Today from 11 AM to 6 PM is the Folsom Street Fair.
Drawn out by the balmy temperatures and booths offering everything from falafel to flogging, three hundred thousand revelers will fill the stretch of South of Market between 7th and 12th Streets, in the city where inhibition is a dirty thought and freedom's just another word for taking your clothes off in public.
I will be there in the middle of it, smiling, flirting, gabbing.....and thinking.
Folsom, in its own way, is an expression of what we are about as a community. It's the chance to pull things from the back of your closet, mental and physical, and put them out on public display; a final summer cleaning, if you will, where inhibitions are shed, where you can be you, and where the true, overwhelming pleasure of being a sexual being can finally come forth. You need not be ashamed of who or what you are on this September afternoon -- a powerful and heady thought.
Yet the reason I will be there is precisely because of what happens when sexual beings run rampant without thought or care.
Some might say that this is a self-inflicted wound; that the attitudes allowed at Folsom is what has let AIDS strike down and bury so many pieces of our community. From pulpits and public forums across the country, this place, this event is denounced as mere debauchery, as sex perverted into something hideous and horrible -- and that those who the icy hand of HIV grips are getting nothing more than their just desserts, the swift sword of God Himself striking down the undesirables.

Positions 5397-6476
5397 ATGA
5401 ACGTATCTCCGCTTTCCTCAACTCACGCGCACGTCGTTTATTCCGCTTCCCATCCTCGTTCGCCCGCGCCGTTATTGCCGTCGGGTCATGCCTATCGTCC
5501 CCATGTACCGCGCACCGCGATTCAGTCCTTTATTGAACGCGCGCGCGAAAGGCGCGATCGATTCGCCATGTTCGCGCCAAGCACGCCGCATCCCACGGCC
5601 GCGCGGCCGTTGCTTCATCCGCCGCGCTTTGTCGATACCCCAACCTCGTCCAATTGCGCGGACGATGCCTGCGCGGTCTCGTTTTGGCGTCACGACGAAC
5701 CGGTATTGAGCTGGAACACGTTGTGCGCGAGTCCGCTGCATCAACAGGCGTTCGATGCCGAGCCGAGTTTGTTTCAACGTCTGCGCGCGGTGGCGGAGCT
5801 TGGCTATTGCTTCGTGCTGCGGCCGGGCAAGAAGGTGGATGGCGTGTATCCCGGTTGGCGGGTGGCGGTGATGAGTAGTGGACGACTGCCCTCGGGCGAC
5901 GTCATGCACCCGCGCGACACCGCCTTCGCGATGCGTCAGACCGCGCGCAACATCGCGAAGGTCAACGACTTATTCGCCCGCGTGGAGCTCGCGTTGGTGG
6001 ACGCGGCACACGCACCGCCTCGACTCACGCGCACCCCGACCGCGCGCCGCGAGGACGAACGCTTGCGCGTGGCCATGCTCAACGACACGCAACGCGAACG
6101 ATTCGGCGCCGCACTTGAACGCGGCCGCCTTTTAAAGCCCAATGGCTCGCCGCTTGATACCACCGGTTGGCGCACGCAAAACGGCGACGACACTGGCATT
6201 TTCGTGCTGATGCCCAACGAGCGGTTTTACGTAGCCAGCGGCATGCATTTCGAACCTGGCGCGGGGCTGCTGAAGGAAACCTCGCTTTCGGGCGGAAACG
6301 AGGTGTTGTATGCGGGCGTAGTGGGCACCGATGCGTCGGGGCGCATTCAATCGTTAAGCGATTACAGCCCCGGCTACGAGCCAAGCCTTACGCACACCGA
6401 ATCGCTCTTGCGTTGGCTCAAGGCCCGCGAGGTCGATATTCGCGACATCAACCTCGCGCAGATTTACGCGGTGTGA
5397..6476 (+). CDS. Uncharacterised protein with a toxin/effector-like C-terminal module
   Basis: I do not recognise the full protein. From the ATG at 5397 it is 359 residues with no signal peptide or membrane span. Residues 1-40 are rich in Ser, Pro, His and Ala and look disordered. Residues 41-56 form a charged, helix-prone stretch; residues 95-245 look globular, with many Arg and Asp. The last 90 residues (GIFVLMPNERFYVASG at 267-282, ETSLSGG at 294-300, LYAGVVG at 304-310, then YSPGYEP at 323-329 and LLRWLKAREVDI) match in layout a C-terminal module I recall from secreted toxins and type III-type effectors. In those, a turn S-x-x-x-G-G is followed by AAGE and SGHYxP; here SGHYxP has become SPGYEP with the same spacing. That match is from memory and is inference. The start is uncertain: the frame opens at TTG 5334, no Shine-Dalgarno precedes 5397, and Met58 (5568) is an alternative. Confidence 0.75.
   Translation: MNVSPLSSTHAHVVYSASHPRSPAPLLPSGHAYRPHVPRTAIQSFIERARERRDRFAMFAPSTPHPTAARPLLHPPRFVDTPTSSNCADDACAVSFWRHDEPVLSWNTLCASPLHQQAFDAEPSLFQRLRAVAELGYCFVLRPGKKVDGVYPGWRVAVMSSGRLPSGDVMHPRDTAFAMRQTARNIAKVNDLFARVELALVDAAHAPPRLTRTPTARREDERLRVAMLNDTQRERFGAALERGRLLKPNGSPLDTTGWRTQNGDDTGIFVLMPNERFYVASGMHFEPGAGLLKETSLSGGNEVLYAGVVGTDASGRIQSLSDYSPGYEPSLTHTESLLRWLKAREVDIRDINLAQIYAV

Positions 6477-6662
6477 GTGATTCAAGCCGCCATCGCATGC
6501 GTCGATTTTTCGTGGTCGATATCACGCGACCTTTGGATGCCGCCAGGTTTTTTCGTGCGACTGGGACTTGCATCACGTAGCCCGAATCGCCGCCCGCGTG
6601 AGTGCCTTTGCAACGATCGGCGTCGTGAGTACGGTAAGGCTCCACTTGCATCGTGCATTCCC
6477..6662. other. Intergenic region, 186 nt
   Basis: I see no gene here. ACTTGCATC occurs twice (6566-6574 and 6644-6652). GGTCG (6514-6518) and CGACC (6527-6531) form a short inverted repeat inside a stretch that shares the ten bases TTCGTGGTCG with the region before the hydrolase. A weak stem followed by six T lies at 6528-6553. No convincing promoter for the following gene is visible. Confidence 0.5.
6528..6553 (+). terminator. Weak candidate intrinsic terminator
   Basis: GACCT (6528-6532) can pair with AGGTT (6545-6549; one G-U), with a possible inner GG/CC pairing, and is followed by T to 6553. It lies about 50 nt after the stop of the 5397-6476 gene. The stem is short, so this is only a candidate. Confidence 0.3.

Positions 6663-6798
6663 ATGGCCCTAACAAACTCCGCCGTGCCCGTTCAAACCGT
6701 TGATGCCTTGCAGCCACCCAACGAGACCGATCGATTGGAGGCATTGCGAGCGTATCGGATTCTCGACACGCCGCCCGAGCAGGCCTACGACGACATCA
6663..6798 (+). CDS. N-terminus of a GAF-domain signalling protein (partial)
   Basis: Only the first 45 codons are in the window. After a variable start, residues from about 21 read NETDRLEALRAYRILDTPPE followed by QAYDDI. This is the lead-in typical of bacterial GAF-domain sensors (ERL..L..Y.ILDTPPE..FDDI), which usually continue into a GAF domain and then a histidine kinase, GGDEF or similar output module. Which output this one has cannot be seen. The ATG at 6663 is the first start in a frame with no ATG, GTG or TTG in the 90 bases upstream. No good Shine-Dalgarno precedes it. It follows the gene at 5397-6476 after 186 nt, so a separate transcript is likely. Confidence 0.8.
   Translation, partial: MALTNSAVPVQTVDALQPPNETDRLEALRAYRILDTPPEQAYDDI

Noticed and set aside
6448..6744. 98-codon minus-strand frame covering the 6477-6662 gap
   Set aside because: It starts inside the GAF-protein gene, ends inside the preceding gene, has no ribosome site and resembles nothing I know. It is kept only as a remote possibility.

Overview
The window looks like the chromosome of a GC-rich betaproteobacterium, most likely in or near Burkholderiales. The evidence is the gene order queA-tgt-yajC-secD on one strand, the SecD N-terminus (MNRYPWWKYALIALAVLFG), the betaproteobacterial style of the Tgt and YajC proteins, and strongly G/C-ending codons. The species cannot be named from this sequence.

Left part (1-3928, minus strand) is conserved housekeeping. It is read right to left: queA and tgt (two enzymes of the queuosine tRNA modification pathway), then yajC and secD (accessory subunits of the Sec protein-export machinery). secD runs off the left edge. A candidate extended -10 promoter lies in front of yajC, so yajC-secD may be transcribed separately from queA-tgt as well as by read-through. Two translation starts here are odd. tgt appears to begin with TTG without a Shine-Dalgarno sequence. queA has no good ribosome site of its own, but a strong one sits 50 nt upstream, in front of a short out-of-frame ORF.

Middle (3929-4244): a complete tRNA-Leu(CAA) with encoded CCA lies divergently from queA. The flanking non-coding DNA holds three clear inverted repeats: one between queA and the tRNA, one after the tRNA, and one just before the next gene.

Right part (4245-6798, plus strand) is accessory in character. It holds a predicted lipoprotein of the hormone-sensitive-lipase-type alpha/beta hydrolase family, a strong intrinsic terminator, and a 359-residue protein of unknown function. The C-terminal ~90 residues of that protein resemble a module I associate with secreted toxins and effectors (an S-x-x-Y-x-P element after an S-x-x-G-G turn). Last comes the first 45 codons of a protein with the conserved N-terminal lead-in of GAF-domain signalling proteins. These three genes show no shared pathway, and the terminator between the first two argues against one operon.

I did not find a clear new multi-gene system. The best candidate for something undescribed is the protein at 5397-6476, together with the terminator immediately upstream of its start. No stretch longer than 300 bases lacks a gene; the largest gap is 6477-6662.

But it is not.
Andrew Sullivan caught considerable flak for his statements of how HIV infection transformed his life -- something easy to interpret negatively for those who suffer through the deaths of loved ones or the pain and anguish they felt.
Yet, on the other hand, HIV and AIDS has forced the gay community to come out and together as nothing else possibly could. Not a one of us would have chosen plague as a means of that happening -- yet out of this has come thousands, millions, of volunteer time and dollars, of people reaching beyond and discovering a new purpose for their energies, of changed perspectives and reordered priorities.
HIV/AIDS was the coming of age of who we were, what we are, and what we will be as a community.
So tomorrow, I will stand near the corner of Dore and Folsom, kilt on, smile engaged, witty banter at full steam, using, ironically, sexual desire to defuse, defang, and defeat what sexual desire has wrought on our community.
Yes, it is a paradox. But it also is a statement.....the spirit of Folsom, that freedom, will not be destroyed by public distaste or ravaging pandemic.
We exist, still as free as we ever we were....but united and wiser.